5.15 Dispersion in Metals.
5.16 Propagation in an Ionized Atmosphere.

VELOCITIES OF PROPAGATION.
5.17 Group Velocity.
5.18 Wave-front and Signal Velocities.

PROBLEMS.

CHAPTER VI: CYLINDRICAL WAVES.

EQUATIONS OF A CYLINDRICAL FIE LD.
6.1 Representation by Hertz Vectors.
6.2 Scalar and Vector Potentials.
6.3 Impedances of Harmonic Cylindrical Fields.

WAVE FUNCTIONS OF THE CIRCULAR CYLINDER.
6.4 Elementary Waves.
6.5 Properties of the Functions Zp(p).
6.6 The Field of Circularly Cylindrical Wave Functions.
6.7 Construction from Plane Wave Solutions.
6.8 Integral Representations of the Functions Zp(p).
6.9 Fourier-Bessel Integrals.
6.10 Representation of a Plane Wave.
6.11 The Addition Theorem for Circularly Cylindrical Waves.

WAVE FUNCTIONS OF THE ELLIPTIC CYLINDER.
6.12 Elementary Waves.
6.13 Integral Representations.
6.14 Expansion of Plane and Circular Waves.

PROBLEMS.

CHAPTER VII: SPHERICAL WAVES.

THE VECTOR WAVE EQUATION.
7.1 A Fundamental Set of Solutions.
7.2 Application to Cylindrical Coordinates.

THE SCALAR WAVE EQUATION IN SPHERICAL COORDINATES.
7.3 Elementary Spherical Waves.
7.4 Properties of the Radial Functions.
7.5 Addition Theorem for the Legendre Polynomials.
7.6 Expansion of Plane Waves.
7.7 Integral Representations.
7.8 A Fourier-Bessel Integral.
7.9 Expansion of a Cylindrical Wave Function.

THE VECTOR WAVE EQUATION IN SPHERICACL COORDINATES.
7.11 Spherical Vector Wave Functions.
7.12 Integral Representations.
7.13 Orthogonality.
7.14 Expansion of a Vector Plane Wave.

PROBLEMS.

THE INHOMOGENEOUS SOLAR WAVE EQUATION.
8.1 Kirchhoff Method of Integration.
8.2 Retarded Potentials.
8.3 Retarded Hertz Vector.

A MULTIPOLE EXPANSION.
8.4 Definition of the Moments.
8.5 Electric Dipole.
8.6 Magnetic Dipole.

RADIATION THEORY OF LINEAR ANTENNA SYSTEMS.
8.7 Radiation Field of a Single Linear Oscillator.
8.8 Radiation Due to Traveling Waves.
8.9 Suppression of Alternate Phases.
8.10 Directional Arrays.
8.11 Exact Calculation of the Field of a Linear Oscillator.
8.12 Radiation Resistance by the E.M.F. Method.

THE KIRCHHOFF-HUYGENS PRINCIPLE.
8.13 Scalar Wave Functions.
8.14 Direct Integration of the Field Equations.
8.15 Discontinuous Surface Distributions.

FOUR-DIMENSIONAL FORMULATION OF THE RADIATION PROBLEM.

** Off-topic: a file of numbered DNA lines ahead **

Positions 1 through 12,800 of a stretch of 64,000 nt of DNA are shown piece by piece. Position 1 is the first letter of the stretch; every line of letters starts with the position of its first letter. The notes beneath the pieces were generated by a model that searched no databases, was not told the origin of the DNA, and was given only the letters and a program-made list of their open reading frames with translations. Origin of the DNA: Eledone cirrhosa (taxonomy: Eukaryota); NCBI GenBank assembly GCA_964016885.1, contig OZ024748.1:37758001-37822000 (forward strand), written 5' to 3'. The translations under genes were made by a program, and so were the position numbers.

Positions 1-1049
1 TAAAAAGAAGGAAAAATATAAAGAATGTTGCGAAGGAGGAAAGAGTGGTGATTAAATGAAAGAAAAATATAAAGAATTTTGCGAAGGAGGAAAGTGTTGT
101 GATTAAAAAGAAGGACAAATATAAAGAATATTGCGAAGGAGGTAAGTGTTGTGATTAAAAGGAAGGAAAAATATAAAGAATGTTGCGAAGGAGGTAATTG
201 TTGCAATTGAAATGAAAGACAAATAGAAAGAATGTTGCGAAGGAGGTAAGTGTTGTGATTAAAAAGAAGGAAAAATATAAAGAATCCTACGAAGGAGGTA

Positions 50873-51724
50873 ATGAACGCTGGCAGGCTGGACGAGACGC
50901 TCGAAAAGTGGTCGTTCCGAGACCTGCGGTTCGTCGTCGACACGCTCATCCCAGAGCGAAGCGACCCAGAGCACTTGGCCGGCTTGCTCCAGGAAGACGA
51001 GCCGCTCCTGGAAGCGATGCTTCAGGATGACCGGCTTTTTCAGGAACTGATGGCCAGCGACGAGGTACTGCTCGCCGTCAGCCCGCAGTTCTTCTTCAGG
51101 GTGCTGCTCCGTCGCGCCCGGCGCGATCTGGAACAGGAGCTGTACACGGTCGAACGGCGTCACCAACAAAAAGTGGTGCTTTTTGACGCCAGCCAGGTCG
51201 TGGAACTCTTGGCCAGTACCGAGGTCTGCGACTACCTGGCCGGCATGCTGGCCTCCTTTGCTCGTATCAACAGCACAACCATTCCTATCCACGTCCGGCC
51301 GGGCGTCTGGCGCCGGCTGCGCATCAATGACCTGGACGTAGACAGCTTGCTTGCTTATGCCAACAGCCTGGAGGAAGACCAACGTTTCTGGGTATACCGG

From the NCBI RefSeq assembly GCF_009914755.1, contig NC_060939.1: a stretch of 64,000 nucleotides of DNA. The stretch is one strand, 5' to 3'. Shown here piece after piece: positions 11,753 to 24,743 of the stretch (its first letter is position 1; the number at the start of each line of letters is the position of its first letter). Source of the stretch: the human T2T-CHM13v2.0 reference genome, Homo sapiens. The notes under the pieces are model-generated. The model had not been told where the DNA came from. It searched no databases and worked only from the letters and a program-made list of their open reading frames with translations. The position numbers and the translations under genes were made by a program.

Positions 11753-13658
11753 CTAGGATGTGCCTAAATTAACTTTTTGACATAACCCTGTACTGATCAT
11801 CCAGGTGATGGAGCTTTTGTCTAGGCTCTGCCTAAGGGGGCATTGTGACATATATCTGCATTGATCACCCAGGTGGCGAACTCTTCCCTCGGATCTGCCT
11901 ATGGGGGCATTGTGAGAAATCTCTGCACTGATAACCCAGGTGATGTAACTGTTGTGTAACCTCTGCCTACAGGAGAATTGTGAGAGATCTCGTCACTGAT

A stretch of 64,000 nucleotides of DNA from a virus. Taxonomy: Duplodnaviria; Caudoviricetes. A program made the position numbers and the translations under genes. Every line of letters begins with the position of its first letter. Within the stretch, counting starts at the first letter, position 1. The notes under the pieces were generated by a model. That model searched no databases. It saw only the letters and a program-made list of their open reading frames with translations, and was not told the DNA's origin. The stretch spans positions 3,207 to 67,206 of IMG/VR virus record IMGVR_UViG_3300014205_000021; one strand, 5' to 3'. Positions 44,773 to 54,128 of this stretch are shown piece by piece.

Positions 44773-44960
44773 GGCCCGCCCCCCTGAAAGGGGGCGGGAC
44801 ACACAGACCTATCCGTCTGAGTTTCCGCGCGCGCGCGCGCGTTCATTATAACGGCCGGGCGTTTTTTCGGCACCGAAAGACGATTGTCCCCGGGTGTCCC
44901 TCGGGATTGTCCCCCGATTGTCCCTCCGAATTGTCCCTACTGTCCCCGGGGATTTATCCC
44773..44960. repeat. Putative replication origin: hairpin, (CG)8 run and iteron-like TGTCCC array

8.16 Integration of the Wave Equation.
8.17 Field of a Moving Point Charge.

PROBLEMS.

CHAPTER IX: BOUNDARY-VALUE PROBLEMS.

GENERAL THEOREMS.
9.1 Boundary Conditions.
9.2 Uniqueness of Solution.
9.3 Electrodynamic Similitude.

REFLECTION AND REFRACTION AT A PLANE SURFACE.
9.4 Snell's Laws.
9.5 Fresnel's Equations.
9.6 Dielectric Media.
9.7 Total Reflection.
9.8 Refraction in a Conducting Medium.
9.9 Reflection at a Conducting Surface.

PLANE SHEETS.
9.10 Reflection and Transmission Coefficients.
9.11 Application to Dielectric Media.
9.12 Ahsorbing Layers.

SURFACE WAVES.
9.13 Complex Angles of Incidence
9.14 Skin Effect.

PROPAGATION ALONG A CIRCULAR CYLINDER.
9 15 Natural Modes.
9 16 Conductor Embedded in a Dielectric.
9 17 Further Discussion of the Principal Wave.
9 18 Waves in Hollow Pipes.

COAXIA LINES.
9.19 Propagation Constant.
9.20 Infinite Conductivity.
9.21 Finite Conductivity.

OSCILLATIONS OF A SPHERE.
9.22 Natural Modes.
9.23 Oscillations of a Conducting Sphere.
9.24 Oscillations in a Spherical Cavity.

DIFFRACTION OF A PLANE WAVE BY A SPHERE.
9.25 Expansion of the Diffracted Field.
9.27 Limiting Cases.

EFFECT OF THE EARTH ON THE PROPAGATION OF RADIO WAVES.
9.28 Sommerfeld Solution.
9.29 Weyl Solution.
9.30 van der Pol Solution.
9.31 Approximation of the Integrals.

PROBLEMS.

APPENDIX I.
A. NUMERICAL VALUES OF FUNDAMENTAL CONSTANTS.
B. DIMENSIONS OF ELECTROMAGNETIC QUANTITIES.
C. CONVERSION TABLES.

APPENDIX II.
FORMULAS FROM VECTOR ANALYSIS.

APPENDIX III.
CONDUCTIVITY OF VARIOUS MATERIALS.
SPECIFIC INDUCTIVE CAPACITY OF DIELECTRICS.

APPENDIX IV.
ASSOCIATED LEGENDRE FUNCTIONS.

Index.

Last edited by a moderator: Apr 23, 2017
3. Jan 1, 2008

### nanoWatt

Those books sound excellent. However, I probably would just be lost.

I've decided that I'm going to audit Calculus I in the upcoming semester at a nearby community college. I have a feeling once I get back into the groove I won't really "need" those classes, but a refresher will be great.

I just hope I'm not just punishing myself, since it's going to be college all over again. This time, I don't need the credit.

4. Jan 2, 2008

### mgb_phys